Kyle Suffin in the Boyle goals brought off a couple of top saves to keep Boyle level. Boyle manager Darren Hurd introduced Luka Roddy on 23 minutes of this second half, up front and in an even, competitive and free-flowing game Luka paid dividends with a lead goal on 33 minutes. Boyle might have gone more defensive at this stage but Ballina equalised again on 40 minutes with a strong header, 3-3, and Boyle were in grave danger of letting a winning position slip. Suffin made a save and Calpin cleared off the line as the ball ping-ponged around the Boyle goal. As the seconds ticked towards the close and extra time, however, a Ballina attacker was fouled and a penalty was awarded in the dying moments and it looked as if Ballina would pinch the game at the end but Kyle Suffin brought off another fine save to send the game into extra time.
The two periods of 10 minutes extra-time passed without any major incidents apart from a creeping number of yellow cards. And so after 1 hour and 50 minutes it was down to a penalty shoot-out to see who would get through to the last 16. 

Impressive Penalty Shoot-Out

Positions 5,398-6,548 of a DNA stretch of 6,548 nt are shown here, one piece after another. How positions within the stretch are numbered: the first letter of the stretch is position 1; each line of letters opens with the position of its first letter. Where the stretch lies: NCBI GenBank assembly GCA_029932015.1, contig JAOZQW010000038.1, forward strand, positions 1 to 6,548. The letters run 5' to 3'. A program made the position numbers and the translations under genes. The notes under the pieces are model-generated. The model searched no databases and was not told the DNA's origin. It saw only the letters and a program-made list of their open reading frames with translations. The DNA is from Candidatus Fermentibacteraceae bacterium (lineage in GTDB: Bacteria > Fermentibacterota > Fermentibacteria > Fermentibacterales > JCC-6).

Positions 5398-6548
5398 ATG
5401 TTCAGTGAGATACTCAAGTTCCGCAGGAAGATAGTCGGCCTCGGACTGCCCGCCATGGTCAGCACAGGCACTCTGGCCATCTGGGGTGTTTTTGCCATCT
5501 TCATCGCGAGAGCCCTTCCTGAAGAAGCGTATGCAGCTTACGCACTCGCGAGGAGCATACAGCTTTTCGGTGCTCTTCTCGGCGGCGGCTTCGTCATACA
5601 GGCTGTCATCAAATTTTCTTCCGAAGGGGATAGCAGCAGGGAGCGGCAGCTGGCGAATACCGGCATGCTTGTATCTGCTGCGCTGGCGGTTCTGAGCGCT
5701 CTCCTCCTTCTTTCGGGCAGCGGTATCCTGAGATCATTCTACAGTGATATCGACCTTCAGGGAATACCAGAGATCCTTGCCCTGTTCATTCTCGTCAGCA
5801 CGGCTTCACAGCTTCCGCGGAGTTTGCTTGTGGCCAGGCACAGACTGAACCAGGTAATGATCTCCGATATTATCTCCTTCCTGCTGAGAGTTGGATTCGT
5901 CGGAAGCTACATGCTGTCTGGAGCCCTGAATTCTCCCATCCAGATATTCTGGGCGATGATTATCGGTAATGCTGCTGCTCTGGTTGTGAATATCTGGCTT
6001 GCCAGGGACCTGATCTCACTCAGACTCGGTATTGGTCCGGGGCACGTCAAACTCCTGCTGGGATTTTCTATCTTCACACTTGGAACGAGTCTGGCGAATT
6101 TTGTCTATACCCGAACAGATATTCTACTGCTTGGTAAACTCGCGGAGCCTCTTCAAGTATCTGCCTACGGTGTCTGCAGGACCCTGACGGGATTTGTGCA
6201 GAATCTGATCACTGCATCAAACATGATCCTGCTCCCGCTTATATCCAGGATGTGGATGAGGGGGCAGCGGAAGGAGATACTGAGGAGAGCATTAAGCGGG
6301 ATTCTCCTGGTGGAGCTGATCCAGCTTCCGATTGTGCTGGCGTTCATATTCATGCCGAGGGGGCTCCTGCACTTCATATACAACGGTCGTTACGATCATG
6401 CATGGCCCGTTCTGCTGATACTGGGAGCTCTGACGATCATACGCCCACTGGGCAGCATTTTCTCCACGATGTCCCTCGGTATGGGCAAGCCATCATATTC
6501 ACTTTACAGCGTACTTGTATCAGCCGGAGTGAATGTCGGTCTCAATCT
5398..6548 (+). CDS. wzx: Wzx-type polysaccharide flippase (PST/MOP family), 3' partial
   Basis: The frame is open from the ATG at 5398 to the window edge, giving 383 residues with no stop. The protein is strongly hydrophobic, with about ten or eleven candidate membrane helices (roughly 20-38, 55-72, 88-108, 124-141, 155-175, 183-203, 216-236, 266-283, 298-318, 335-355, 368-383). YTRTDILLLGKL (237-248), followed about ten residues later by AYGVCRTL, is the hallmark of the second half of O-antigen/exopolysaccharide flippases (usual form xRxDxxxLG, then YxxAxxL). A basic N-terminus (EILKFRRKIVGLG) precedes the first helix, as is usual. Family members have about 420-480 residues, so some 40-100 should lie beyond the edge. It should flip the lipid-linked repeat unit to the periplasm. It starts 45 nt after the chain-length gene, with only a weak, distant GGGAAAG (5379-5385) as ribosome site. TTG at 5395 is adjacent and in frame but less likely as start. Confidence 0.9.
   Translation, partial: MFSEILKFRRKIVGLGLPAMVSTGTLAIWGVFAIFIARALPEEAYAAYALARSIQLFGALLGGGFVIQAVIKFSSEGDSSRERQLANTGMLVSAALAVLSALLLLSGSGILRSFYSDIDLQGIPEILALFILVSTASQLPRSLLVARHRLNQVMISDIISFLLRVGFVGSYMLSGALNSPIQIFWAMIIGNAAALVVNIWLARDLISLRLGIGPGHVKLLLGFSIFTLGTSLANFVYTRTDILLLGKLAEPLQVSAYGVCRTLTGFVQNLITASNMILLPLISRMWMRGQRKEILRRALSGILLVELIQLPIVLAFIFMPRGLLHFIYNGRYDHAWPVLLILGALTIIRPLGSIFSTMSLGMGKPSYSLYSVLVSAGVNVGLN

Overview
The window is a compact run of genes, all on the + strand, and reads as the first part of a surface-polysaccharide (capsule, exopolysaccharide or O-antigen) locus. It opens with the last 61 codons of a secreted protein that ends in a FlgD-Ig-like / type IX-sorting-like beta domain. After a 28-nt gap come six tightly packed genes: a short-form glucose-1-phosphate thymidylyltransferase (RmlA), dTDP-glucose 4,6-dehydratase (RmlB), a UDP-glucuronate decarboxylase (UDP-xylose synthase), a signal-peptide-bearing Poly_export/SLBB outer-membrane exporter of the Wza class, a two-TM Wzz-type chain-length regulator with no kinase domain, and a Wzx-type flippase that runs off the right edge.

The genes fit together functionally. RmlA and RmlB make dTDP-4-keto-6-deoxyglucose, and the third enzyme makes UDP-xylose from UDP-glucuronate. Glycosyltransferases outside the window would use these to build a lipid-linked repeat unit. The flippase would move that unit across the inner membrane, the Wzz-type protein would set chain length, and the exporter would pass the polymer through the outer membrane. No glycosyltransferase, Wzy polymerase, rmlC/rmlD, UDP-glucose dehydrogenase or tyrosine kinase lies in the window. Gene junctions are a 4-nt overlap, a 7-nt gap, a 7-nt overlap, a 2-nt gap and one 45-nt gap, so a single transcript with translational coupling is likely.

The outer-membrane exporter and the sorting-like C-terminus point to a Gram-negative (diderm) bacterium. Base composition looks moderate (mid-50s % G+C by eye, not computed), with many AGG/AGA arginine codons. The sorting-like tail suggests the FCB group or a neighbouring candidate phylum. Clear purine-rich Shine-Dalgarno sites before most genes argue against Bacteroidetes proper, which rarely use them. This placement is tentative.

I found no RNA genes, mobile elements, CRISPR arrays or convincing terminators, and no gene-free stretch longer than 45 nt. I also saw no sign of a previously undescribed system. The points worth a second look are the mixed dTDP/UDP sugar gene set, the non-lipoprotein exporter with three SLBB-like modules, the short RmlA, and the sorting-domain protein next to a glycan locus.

Boyle’s Danny Brown was first up, scoring with an impressive strike. Ballina’s star player was first up for them but alas for him he made a first mistake of the day as Suffin made an impressive save. Celtic now in the driving seat. Next up for Celtic was Niall Brennan and it was a repeat of Browne’s fine score. Ballina’s second effort was again saved by Suffin so it was 2 – 0 in the shoot-out to Boyle. When Ml. Corrigan added a third it looked very good for Boyle. Ballina’s third penalty-taker hit the bottom of the post and looked as if Boyle were through but the referee called it back for some goalie infringement. The player finally scored for Ballina so it was now 3-1 to Boyle. Fourth up with a chance to win it for Boyle was Gerard Mc Dermotroe who took it in his stride and confidently dispatched the ball to the net for Boyle’s fourth goal from four penalties and sending them into the last 16 of the Cup for the first time. Naturally enough the Boyle Celtic team celebrated the victory as did their small band of dedicated supporters who had made the journey.